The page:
This substance manifests slight acid properties. It resembles water or protoxide of hydrogen in this, that it combines with another equivalent of sulphur, and forms a persulphuret HS2, which resembles in a striking manner the corresponding peroxide of hydrogen. M. Thenard, the discoverer of the latter substance, treats at length of these points of analogy. Both have blanching properties, and whiten the skin; both are acted upon in a similar manner by the same bodies. Thus, charcoal-powder, platinum, gold, peroxide of manganese, and the oxides of gold and silver, which effect the reduction of peroxide of hydrogen into water and oxygen, effect the reduction of persulphuret of hydrogen into sulphuretted hydrogen and sulphur.
We need not pursue further the analogies between sulphur and oxygen. They are so great that chemists very generally, in their arrangement of the simple bodies, associate them together as forming a class, but they have omitted to refer this similarity of properties to that which we may fairly
assume to be the cause-similarity of constitution. In the table I have supposed sulphur to be resolved into H2 CO= H* C2. Oxygen is assumed to be represented by H2 C, so that sulphur contains twice the elements of oxygen in precisely the same ratio. This similarity of constitution is in perfect harmony with the similarity of characters, and I cannot accordingly entertain a doubt that the formulæ represent truly the composition of both bodies.
Sir Humphry Davy, in some of his earlier experiments, was led to the conclusion that sulphur contained hydrogen. He found sulphuretted hydrogen to be disengaged, when he exposed sulphur to the action of platinum-points ignited by voltaic action. He found likewise, that, when an alloy of tellurium and potassium was acted upon by melted sulphur, telluretted and sulphuretted hydrogen were disengaged equal to at least 80 times the volume of the sulphur employed. He states, that he made many experiments of this kind with similar results, the sulphur having been sublimed in azote, and moisture excluded with the greatest care; and he remarks, that while, in the experiments with voltaic electricity, it might be supposed that the hydrogen which was evolved, being only in small quantity, was the consequence of accidental mixture, in the other experiment with the alloy, the quantity of hydrogen evolved was too great to allow of such an inference.
These important experiments seem to have remained unheeded by Davy himself, and all subsequent chemists have agreed to regard the result as a consequence of the impurity of the sulphur. It is more probable that a portion of the sulphur itself was decomposed.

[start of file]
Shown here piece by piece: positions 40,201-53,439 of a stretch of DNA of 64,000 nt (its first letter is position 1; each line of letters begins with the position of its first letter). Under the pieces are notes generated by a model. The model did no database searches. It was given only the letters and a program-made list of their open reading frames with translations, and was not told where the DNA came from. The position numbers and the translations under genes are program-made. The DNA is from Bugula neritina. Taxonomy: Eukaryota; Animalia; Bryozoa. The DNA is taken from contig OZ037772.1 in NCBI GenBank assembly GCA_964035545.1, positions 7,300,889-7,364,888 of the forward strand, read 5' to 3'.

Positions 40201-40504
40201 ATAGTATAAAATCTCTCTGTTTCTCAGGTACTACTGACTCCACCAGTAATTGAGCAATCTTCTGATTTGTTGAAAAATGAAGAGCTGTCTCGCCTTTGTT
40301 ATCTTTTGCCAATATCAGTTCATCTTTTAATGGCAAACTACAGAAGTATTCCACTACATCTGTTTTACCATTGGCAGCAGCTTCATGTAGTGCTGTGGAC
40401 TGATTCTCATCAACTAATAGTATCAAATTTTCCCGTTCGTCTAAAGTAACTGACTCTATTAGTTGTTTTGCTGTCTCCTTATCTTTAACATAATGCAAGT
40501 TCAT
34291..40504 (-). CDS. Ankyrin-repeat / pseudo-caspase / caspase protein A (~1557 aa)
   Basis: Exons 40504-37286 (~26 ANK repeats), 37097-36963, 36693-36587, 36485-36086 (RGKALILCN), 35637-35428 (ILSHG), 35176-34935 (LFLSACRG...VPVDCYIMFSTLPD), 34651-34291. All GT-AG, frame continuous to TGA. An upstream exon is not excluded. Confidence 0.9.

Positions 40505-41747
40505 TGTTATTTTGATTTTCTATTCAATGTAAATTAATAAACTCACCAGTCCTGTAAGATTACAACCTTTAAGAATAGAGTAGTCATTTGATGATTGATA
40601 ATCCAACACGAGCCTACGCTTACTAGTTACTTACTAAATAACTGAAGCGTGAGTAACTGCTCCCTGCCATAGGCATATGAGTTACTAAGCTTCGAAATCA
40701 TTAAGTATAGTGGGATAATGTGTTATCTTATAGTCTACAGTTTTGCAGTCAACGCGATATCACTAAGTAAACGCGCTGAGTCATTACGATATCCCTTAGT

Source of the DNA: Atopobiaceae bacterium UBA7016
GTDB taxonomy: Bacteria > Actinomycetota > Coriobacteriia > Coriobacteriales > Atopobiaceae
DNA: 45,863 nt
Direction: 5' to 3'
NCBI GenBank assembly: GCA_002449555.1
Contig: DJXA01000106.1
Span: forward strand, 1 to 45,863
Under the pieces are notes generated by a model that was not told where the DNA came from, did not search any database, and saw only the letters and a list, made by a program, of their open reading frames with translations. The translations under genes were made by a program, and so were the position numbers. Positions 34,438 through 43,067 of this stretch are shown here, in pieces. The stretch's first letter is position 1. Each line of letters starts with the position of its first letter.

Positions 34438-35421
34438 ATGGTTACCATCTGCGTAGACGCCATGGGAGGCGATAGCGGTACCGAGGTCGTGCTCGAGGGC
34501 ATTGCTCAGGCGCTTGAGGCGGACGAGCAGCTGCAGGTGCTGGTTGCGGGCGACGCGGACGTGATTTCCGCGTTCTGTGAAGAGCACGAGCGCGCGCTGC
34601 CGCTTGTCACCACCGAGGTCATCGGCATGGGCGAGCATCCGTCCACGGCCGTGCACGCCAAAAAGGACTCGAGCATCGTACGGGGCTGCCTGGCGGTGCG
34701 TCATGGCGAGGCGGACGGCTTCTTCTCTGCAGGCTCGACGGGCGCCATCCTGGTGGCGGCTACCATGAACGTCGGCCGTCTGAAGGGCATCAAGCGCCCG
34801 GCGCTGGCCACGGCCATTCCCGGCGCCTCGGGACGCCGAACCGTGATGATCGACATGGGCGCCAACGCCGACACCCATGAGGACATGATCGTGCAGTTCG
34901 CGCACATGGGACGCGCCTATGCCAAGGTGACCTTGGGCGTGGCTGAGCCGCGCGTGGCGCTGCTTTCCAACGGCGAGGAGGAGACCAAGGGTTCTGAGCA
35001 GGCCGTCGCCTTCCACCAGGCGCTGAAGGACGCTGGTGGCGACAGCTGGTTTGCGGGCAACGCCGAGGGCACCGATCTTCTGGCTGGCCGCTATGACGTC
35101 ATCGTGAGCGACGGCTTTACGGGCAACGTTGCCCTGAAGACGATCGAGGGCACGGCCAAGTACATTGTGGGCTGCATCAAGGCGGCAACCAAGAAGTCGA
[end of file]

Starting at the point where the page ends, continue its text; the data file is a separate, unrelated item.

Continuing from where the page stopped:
If we admit the conclusion to which all analogy conducts us, that sulphur is a compound body, we are necessarily led to the conclusion, that oxygen is likewise compound.
Selenium is one of the rarer bodies which chemical research has added to the substances termed simple. It has been chiefly derived from iron-pyrites; but it has been found likewise directly combined with sulphur in certain volcanic products, and sparingly, in combination with some metals, as copper, lead, silver, cobalt, mercury. It was first procured by Berzelius, from a manufactory of sulphuric acid, in which impure sulphur was employed. It was found that, in the leaden chamber in which the sulphur was received after combustion, there remained a reddish-coloured matter, which, when heated by the blow-pipe, emitted a peculiar odour, similar to that of horse-radish. This led to an investigation of the deposite, in order to separate the substance to which this odour was owing, from the matters with which it was associated, and the result was the discovery of this new body.
Selenium, when exposed to a heat somewhat higher than that of boiling water, melts, and, on cooling, becomes solid. It is then, like sulphur, a brittle opaque substance, without taste or odour. It has a metallic lustre, and when broken, its fracture has the aspect of lead.
At the temperature of 212°, it is semi-fluid, and at a few degrees higher it is completely liquid. When in its semiliquid state and cooling, it is so ductile that it may be drawn into fine elastic threads, which exhibit the gray lustre of a metal by reflected light; but which are transparent, and of a red ruby colour by transmitted light. It boils at about 650° F, giving off yellow vapours. When sublimed in close vessels, it condenses into dark drops of a metallic lustre, which unite into larger globules. When sublimed in the open air, it condenses in the manner of sulphur, in a fine